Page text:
The Beatles' first ever US gig sparks lawsuit
A 35-minute tape of the concert is at the centre of a new legal dispute
Ace Arts acquired a 35-minute tape of the band's gig in Washington DC on February 11, 1964 and planned to show it in full as part of an 86-minute documentary called The Beatles: The Lost Concert. The film, which also features talking head contributions from Chuck Berry, Aerosmith and Mark Ronson, was due to screen in US cinemas in May 2012.
" align="right" />However, Ace Arts claims that Sony/ATV thwarted the film's release by denying them the synchronisation licences that are required whenever music is matched to visuals. Instead, Sony/ATV allegedly took the "highly unusual" step of granting those licenses exclusively to Apple Corps.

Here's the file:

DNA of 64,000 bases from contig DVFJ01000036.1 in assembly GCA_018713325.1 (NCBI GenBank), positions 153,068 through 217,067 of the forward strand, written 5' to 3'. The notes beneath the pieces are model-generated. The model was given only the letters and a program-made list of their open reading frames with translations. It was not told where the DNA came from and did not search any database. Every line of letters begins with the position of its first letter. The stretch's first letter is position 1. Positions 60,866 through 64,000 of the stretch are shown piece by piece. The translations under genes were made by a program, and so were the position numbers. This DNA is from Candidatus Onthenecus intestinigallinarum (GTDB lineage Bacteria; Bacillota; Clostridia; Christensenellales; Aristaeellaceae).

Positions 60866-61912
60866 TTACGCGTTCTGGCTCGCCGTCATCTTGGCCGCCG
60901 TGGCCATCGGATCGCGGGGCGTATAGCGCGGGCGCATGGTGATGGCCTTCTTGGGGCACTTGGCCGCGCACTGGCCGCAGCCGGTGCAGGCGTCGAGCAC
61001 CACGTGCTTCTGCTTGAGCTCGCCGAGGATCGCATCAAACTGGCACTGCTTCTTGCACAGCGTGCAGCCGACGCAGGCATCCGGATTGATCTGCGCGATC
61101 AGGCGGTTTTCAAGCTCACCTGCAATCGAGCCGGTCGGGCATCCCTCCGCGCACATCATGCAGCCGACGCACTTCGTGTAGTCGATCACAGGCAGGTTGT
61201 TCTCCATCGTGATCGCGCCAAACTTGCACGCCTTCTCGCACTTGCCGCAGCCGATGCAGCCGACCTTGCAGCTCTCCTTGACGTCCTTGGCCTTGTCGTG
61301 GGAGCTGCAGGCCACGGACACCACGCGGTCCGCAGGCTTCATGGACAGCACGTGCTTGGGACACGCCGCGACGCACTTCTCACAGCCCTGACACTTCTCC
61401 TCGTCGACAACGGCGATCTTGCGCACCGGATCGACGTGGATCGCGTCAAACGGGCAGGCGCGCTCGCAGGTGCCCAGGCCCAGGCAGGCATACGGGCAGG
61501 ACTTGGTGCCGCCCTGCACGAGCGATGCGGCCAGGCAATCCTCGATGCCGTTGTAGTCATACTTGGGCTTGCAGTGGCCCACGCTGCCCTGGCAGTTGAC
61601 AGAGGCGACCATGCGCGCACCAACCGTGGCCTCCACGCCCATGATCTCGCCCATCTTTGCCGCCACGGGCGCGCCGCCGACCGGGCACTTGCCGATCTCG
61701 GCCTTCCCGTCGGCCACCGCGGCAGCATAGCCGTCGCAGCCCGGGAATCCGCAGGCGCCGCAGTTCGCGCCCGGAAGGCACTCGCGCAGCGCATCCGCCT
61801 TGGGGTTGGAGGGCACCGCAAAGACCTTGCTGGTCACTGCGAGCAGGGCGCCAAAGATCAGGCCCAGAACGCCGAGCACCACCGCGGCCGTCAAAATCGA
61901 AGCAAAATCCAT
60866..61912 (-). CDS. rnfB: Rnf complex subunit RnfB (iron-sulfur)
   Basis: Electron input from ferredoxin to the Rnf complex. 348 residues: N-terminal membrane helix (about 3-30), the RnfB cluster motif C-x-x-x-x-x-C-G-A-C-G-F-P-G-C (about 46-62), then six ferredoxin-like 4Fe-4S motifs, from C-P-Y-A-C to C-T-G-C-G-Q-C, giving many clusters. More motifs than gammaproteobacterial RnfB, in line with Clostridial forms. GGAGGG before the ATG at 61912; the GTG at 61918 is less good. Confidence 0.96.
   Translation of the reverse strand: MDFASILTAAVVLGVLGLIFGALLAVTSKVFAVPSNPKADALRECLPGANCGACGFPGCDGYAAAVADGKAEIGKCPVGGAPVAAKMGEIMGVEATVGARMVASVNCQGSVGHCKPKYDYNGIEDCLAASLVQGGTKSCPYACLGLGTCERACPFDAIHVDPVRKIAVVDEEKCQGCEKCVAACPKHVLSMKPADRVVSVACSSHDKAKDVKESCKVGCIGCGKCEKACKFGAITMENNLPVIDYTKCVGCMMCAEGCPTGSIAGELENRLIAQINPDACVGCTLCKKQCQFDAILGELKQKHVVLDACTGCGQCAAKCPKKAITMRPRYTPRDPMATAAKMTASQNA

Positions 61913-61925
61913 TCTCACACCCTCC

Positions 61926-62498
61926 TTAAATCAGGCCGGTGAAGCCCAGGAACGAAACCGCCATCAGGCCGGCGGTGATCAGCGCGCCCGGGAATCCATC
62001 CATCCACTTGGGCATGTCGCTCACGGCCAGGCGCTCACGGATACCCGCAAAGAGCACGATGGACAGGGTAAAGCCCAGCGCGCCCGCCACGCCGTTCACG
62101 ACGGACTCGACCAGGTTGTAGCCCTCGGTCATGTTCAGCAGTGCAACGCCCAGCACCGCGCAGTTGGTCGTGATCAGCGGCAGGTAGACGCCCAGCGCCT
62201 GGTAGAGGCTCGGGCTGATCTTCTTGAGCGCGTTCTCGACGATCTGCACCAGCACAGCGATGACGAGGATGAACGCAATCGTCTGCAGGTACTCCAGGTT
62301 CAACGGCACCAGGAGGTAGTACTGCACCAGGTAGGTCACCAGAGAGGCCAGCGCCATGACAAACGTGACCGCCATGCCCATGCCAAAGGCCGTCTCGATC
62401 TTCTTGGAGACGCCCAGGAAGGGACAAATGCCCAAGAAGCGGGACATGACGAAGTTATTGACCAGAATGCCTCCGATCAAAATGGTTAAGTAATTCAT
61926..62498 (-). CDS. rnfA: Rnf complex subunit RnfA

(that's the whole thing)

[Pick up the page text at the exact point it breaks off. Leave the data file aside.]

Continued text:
The lawsuit, as uncovered by The Hollywood Reporter, claims: "At the 11th hour, in mid-April 2012, Sony/ATV, at the insistence of, and in conspiracy with, Apple Corps, wrongfully interfered with the distribution contract by making false statements to exhibitors, theatre owners and potential distributors concerning Ace's legal right to exhibit the documentary, making unjustified threats of legal action and filing a baseless lawsuit in England."
Ace Arts is now suing on antitrust grounds as well as for abuse of copyrights, tortious interference and unfair competition. Apple Corps apparently has its own concert film in the works called The Beatles Live! which will feature '60s gig footage submitted by both fans and professionals.